Back to . . . . Dr. Lou Talman Dept. of Mathematical and Computer Sciences Metropolitan State University of Denver Application of the Definite Integral Volume of a Solid of Revolution NCB Deposit  # 36 Calculus of Volumes

Revolving a plane figure about an axis generates a volume.

Definition:  Consider the region between the graph of a continuous function  y = f(x) and the x-axis from  xa to xb.

Plane region

Replay the animation

 Another example . . .

Replay the animation

The function need not be one of the standard plane figures found in elementary geometry.

The perpendicular cross-section, or slice, is still a circle.

Another version . . .

Replay the animation

 Note:  If  the cross-section is NOT a disk, but a washer, we first write the area of the washer by subtracting the area of the inner cross-section from the area of the outer cross-section.   Then we set up the integral,  being careful to choose whether the rotation is about x-  or  y-. Replay the animation

Background for the student. . . .

Significance of Volumes and Surfaces

The definite integral is an amazingly versatile tool.  In Deposit #36 we see how a rotated plane figure sweeps out a volume.
But the process of visualizing this one concept has far wider applications.

We can compute area, volume, arc length and surface area using essentially the same mental process. First we divide an object into smaller pieces -  n smaller pieces of a thickness that will eventually become our dx or dy.  We approximate a quantity for each of the small pieces.  This is usually an area or a length.  We add up the approximations and then take a limit.  Thus, we have intuitively derived a definite integral.
• Sketch the solid and a typical cross section.
• Find a formula for the crioss-sectional area A(x).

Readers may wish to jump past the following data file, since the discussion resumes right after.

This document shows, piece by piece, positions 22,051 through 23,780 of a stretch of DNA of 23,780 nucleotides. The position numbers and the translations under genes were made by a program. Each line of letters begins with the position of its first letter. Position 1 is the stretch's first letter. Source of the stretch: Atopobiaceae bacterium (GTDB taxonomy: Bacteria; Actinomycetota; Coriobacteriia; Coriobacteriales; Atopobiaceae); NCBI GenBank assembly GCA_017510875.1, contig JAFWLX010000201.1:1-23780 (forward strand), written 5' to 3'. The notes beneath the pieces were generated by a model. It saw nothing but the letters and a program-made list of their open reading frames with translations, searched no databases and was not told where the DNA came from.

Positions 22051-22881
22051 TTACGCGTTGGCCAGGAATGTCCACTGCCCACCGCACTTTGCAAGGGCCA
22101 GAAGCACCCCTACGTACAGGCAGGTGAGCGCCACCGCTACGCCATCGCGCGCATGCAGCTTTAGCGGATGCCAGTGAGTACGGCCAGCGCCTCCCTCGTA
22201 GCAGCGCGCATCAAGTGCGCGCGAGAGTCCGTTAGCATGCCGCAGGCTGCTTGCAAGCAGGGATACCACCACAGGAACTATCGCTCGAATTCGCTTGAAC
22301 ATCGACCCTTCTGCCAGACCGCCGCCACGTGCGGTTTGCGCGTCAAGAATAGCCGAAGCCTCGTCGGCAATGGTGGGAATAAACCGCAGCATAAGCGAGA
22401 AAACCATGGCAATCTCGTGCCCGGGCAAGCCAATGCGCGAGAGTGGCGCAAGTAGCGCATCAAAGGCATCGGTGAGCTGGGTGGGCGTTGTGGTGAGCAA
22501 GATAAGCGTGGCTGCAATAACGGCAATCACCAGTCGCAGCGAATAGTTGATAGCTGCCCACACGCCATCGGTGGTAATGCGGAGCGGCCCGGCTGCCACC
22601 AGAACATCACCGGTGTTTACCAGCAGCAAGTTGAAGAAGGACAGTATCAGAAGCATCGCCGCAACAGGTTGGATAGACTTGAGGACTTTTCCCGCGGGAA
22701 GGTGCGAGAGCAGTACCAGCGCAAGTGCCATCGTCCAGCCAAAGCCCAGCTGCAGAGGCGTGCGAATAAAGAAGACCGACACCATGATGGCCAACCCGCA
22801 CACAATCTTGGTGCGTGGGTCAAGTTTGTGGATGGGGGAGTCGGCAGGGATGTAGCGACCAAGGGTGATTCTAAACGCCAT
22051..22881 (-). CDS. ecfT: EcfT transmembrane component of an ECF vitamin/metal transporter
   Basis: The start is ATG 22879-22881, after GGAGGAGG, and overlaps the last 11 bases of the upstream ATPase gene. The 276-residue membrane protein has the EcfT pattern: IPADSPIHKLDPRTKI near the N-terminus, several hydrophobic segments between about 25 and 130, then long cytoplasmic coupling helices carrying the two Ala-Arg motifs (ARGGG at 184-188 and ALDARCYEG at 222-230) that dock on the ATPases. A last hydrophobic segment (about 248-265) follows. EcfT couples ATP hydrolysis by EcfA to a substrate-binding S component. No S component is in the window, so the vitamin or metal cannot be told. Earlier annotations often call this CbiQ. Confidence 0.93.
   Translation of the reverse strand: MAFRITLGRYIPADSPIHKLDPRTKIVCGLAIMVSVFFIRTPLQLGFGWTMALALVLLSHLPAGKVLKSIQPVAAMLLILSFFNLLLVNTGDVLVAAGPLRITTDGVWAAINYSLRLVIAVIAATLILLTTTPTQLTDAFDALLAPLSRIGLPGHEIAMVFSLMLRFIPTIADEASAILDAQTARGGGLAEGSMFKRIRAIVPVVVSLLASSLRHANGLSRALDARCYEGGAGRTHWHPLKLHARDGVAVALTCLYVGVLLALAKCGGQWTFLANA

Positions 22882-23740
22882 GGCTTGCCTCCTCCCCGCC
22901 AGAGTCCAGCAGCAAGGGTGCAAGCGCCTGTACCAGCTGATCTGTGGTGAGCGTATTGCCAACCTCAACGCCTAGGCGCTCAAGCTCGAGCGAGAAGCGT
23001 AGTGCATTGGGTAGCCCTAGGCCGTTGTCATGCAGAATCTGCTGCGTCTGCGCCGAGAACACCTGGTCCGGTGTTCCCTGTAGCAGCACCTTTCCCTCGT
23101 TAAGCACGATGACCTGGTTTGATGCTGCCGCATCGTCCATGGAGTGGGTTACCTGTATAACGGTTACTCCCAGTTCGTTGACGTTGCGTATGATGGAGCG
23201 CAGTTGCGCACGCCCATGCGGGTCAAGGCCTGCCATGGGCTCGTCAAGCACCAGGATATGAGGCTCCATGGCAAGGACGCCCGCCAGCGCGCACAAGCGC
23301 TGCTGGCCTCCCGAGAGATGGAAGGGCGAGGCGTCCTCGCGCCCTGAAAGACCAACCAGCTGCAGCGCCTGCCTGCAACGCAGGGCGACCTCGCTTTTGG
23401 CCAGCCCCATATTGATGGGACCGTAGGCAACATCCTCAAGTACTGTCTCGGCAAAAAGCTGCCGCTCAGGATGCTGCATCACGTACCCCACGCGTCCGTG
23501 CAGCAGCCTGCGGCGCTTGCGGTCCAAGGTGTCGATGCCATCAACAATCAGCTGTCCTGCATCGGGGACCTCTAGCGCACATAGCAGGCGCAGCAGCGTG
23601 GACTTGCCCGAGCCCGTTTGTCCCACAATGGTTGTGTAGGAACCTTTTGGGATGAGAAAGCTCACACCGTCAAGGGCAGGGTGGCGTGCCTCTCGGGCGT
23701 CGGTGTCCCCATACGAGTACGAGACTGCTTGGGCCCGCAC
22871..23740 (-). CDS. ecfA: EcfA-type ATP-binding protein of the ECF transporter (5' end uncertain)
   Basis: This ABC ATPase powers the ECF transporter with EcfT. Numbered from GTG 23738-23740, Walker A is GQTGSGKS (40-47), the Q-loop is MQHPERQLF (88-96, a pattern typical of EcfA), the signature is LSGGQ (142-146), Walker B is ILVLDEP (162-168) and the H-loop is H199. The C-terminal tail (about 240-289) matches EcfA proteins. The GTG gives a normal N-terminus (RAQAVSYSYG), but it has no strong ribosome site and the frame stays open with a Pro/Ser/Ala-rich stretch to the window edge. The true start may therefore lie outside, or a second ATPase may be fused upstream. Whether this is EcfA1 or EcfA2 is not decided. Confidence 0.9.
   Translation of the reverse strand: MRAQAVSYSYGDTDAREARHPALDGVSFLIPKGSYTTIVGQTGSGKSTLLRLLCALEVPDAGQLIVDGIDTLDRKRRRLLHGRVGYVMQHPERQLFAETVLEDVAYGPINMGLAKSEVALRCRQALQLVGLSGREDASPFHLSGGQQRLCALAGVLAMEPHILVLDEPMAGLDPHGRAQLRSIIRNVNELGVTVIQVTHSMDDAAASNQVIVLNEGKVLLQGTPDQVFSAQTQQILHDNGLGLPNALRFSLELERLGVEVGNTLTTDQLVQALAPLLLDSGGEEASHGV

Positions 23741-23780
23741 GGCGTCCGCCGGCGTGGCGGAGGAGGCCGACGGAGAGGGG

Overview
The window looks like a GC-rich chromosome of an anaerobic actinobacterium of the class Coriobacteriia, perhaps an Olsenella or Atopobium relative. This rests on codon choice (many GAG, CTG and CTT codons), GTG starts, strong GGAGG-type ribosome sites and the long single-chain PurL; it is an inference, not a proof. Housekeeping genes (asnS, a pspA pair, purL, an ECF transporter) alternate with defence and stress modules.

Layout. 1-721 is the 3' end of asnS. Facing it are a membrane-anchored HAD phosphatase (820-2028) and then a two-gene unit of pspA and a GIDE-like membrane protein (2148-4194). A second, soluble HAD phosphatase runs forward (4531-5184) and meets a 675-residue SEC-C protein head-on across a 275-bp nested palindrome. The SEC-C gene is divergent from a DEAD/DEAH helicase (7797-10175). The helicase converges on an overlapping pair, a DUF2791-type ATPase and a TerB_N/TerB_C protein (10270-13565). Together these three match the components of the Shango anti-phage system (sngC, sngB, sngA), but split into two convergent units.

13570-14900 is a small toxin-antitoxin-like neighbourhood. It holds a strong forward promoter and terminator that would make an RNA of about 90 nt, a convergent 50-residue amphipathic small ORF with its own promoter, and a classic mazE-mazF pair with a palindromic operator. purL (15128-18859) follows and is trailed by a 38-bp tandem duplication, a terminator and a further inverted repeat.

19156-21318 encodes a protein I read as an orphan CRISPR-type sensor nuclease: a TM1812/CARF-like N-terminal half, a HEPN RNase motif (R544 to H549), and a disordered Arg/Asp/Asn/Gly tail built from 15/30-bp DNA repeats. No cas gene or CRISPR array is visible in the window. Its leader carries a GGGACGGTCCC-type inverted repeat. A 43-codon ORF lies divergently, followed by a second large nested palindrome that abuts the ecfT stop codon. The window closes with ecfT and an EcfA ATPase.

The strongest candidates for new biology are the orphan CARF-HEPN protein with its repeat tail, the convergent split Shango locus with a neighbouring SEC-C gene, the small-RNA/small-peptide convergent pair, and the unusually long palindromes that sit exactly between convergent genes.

• Find the limits for integration on the rotational axis.
• Integrate A(x) to find the volume.

Gabriel's Horn or Torricelli's Trumpet

If the function  y = 1/x   is revolved around the x-axis for x > 1,
the figure has a finite volume, but infinite surface area.

Another example:

Note that  y in the equation has only the first power and becomes the axis of rotation for this elliptical paraboloid.

Volume of a Circular Paraboloid

Printed References
 Modern calculus texts will have extensive material on volume of solids of revolution in the chapter on definite integrals. James Stewart,  Calculus, 5th ed., THOMSONBrooks/Cole, 2003,  p. 382. Howard Anton,  Calculus, 6th ed., John Wiley and Sons, 1999,  p. 468. Finney, Weir, and Giordano, Thomas' Calculus, 10th ed., Addison-Wesley, 2001,  p. 415. Smith and Minton,  Calculus, 2nd ed., McGraw-Hill, 2002,  p. 411. For Mathematica® code that will create many variations of these graphs see Gray, A.,  MODERN DIFFERENTIAL GEOMETRY of Curves and Surfaces with Mathematica®,  2nd. ed., CRC Press, 1998.
Applications
• CAT scans
• MRIs
• Industrial designs
• Containers and packaging
• Construction
• Weight of a part turned on a lathe.